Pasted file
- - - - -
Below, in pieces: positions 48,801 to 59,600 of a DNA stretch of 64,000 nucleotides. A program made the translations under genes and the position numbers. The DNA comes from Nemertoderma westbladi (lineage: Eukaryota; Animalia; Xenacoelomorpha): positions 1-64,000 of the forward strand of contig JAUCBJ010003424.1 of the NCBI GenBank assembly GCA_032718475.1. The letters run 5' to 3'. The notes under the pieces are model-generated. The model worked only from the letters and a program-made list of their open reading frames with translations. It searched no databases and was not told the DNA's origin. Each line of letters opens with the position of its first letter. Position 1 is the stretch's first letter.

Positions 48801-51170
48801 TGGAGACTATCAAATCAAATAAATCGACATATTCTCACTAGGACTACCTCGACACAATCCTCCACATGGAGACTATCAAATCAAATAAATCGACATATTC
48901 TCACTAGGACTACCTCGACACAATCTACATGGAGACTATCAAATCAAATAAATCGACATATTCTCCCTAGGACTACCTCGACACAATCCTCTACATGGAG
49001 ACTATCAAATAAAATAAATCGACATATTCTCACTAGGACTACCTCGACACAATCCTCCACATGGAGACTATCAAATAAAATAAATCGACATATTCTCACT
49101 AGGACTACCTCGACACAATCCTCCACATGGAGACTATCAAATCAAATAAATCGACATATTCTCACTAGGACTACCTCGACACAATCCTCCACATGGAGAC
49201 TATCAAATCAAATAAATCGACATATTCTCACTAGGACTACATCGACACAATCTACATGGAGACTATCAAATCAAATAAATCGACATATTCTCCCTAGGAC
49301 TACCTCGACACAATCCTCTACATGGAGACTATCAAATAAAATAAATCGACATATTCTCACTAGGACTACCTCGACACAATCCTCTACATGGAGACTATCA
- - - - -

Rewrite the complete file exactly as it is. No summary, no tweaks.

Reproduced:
Below, in pieces: positions 48,801 to 59,600 of a DNA stretch of 64,000 nucleotides. A program made the translations under genes and the position numbers. The DNA comes from Nemertoderma westbladi (lineage: Eukaryota; Animalia; Xenacoelomorpha): positions 1-64,000 of the forward strand of contig JAUCBJ010003424.1 of the NCBI GenBank assembly GCA_032718475.1. The letters run 5' to 3'. The notes under the pieces are model-generated. The model worked only from the letters and a program-made list of their open reading frames with translations. It searched no databases and was not told the DNA's origin. Each line of letters opens with the position of its first letter. Position 1 is the stretch's first letter.

Positions 48801-51170
48801 TGGAGACTATCAAATCAAATAAATCGACATATTCTCACTAGGACTACCTCGACACAATCCTCCACATGGAGACTATCAAATCAAATAAATCGACATATTC
48901 TCACTAGGACTACCTCGACACAATCTACATGGAGACTATCAAATCAAATAAATCGACATATTCTCCCTAGGACTACCTCGACACAATCCTCTACATGGAG
49001 ACTATCAAATAAAATAAATCGACATATTCTCACTAGGACTACCTCGACACAATCCTCCACATGGAGACTATCAAATAAAATAAATCGACATATTCTCACT
49101 AGGACTACCTCGACACAATCCTCCACATGGAGACTATCAAATCAAATAAATCGACATATTCTCACTAGGACTACCTCGACACAATCCTCCACATGGAGAC
49201 TATCAAATCAAATAAATCGACATATTCTCACTAGGACTACATCGACACAATCTACATGGAGACTATCAAATCAAATAAATCGACATATTCTCCCTAGGAC
49301 TACCTCGACACAATCCTCTACATGGAGACTATCAAATAAAATAAATCGACATATTCTCACTAGGACTACCTCGACACAATCCTCTACATGGAGACTATCA